* Will ask Iran to deliver the crude, cover insurance risk
* Chinese, Indian buyers have also asked Iran to deliver
* Korean deal almost reached, government source says
* First cargo could arrive end September or early October
* Asia’s big-four buyers take over half of Iran’s exports (Updates with status of imports by China, India and Japan)
By Meeyoung Cho
SEOUL, Aug 8 (Reuters) - South Korean refiners plan to resume buying crude from Iran in September after a two-month hiatus due to a European Union embargo that made shipping the oil difficult, government and refining sources said on Wednesday.
The refiners have, like their Chinese and Indian counterparts, asked Iran to deliver crude on Iranian tankers, government and industry sources said. This shifts the responsibility to Iran for insurance, sidestepping a ban in the EU on insurers from covering Iranian shipments.
Iran has a major interest in keeping its crude flowing to South Korea, China, India and Japan because they are its top four customers. They buy more than half of its oil exports.
They have slashed Iranian purchases this year, though, under pressure from EU and U.S. sanctions that aim to squeeze Tehran’s oil income and curb its nuclear programme. The West suspects Iran wants to develop weapons, which Tehran denies.
Sources said Iran’s crude exports dropped to about 1.1 million barrels per day in June and July from more than 2 million bpd at the start of the year. At current prices, the lower volume means the loss of some $110 million a day in export earnings.
Japan and South Korea, Iran’s third- and fourth-biggest oil buyers, both halted imports in July as they scrambled to work out how to continue imports under the EU sanctions, which have made it tough to ship, insure and pay for Iranian oil.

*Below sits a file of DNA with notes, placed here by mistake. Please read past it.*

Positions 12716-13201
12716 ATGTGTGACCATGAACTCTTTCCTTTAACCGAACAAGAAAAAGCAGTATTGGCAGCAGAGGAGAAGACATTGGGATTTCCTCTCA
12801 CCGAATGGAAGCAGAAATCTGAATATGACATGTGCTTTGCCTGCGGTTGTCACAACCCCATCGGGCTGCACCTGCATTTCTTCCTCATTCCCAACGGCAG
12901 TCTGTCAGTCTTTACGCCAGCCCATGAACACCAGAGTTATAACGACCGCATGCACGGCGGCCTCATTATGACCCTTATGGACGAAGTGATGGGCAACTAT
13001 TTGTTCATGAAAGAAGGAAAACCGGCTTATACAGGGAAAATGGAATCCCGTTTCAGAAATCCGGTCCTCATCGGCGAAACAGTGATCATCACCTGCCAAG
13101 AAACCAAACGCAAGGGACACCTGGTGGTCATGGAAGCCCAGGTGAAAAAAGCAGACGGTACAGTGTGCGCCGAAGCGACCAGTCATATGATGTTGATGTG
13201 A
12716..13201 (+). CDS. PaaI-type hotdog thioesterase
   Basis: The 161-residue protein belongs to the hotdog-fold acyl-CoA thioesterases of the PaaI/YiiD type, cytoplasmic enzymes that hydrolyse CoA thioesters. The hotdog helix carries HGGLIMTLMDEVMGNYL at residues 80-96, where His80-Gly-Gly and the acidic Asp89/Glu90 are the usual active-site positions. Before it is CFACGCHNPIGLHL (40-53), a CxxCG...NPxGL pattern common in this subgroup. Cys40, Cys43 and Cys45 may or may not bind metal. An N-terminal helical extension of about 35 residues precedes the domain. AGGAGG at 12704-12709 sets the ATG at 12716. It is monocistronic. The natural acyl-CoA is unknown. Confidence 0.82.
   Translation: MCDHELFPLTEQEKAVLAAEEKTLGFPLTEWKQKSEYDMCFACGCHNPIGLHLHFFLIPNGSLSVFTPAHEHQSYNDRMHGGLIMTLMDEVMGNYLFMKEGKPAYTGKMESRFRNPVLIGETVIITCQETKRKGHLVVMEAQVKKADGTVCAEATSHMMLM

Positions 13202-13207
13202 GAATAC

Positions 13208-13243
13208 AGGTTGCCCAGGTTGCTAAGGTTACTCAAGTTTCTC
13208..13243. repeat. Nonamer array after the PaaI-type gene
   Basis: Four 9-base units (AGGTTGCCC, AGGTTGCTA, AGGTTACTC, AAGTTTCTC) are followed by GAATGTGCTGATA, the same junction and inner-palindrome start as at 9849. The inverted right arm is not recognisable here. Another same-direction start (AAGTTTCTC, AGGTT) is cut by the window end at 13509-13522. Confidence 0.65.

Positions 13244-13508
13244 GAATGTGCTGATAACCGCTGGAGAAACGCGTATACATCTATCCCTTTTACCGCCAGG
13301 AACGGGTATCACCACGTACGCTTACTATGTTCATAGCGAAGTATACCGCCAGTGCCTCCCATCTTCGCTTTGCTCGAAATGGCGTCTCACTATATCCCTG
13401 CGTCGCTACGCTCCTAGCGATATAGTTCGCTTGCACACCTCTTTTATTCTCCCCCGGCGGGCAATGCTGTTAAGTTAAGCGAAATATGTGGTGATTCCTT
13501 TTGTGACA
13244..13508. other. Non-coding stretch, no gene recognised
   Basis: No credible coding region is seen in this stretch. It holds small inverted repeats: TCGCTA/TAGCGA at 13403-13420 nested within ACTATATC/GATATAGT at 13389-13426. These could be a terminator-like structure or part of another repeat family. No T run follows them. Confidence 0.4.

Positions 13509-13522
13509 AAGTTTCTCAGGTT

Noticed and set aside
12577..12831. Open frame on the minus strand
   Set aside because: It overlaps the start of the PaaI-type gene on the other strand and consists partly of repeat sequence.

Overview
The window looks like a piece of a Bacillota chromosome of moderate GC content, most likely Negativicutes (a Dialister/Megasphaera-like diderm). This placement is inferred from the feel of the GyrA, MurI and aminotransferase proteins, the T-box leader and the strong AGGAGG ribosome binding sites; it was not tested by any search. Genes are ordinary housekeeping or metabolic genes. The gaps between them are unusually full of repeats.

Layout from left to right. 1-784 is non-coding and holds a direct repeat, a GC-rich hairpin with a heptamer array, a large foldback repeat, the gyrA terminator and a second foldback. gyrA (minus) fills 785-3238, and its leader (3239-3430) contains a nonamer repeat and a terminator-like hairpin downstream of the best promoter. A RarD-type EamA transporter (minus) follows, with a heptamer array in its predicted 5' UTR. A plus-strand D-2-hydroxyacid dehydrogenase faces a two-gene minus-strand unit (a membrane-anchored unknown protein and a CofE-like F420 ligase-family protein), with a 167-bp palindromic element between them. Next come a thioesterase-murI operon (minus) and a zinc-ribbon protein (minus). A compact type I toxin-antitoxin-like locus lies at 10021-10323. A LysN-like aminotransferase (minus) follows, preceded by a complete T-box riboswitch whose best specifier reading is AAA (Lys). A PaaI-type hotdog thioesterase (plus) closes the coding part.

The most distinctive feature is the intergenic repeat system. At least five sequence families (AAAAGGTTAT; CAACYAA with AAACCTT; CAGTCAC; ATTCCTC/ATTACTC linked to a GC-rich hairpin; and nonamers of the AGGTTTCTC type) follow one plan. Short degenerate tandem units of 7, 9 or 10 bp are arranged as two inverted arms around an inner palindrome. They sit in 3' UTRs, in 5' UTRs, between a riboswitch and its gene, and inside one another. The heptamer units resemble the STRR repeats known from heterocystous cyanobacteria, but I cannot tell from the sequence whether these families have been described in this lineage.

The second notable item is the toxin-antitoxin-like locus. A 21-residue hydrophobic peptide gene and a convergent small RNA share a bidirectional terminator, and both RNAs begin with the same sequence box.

EU insurers underwrite most maritime shipping, and insurers elsewhere have been unable to offer cover for the billions of dollars in claims that could stem from a spill.
The EU sanctions came into force on July 1, after new U.S. sanctions targeted at financial transactions for oil purchases took effect in late June.
South Korean refiners and the National Iranian Tanker Company (NITC) are close to finalising a deal that would allow loading to resume from September, sources said.
“Refiners have requested Iran to deliver crude, and the deal is almost reached,” a government source with direct knowledge of the matter said.
If there’s a deal allowing refiners to load crude in September, the first cargo should arrive in South Korea at the end of that month or in early October, the source, who declined to be identified due to the sensitivity of the subject, said.
Two refining sources confirmed the request had been made to NITC. SK Energy and Hyundai Oilbank are the only two South Korean refiners that import Iranian crude.
The refiners would buy a similar quantity of oil as they had prior to the July stoppage, sources said. There may be some variance month by month due to the size of vessels available for imports from NITC, one refining source said.
In the first six months of 2012, South Korea’s imports of crude from Iran stood at 190,000 bpd, down 17 percent on the year. Imports in June were just over 176,000 bpd.
Tehran offered to provide up to $1 billion of insurance cover to Iranian vessels shipping oil to South Korea, Reuters reported last month.
China, Iran’s biggest customer, which has cut its Iran crude imports by 21 percent in the first half of the year, has agreed for Iran to deliver its oil to get around the EU insurance ban.
China has nominated full contract volumes for August deliveries of about 520,000 bpd, about half of Iran’s exports.
Refineries in India, the second-biggest buyer of Iranian oil, have also asked Iran to deliver its crude. India’s state-run insurers can provide some limited cover for importers, although shippers have yet to use it, saying the promised cover is insufficient.
During the first half of 2012, India’s purchases of Iranian crude were steady compared with 2011, but it cut them by 18 percent in June.
Japan, which cuts it first half purchases from Iran by one-third, has taken a different approach with a sovereign insurance scheme to cover its importers. (Additional reporting by Florence Tan; Editing by Simon Webb and Himani Sarkar)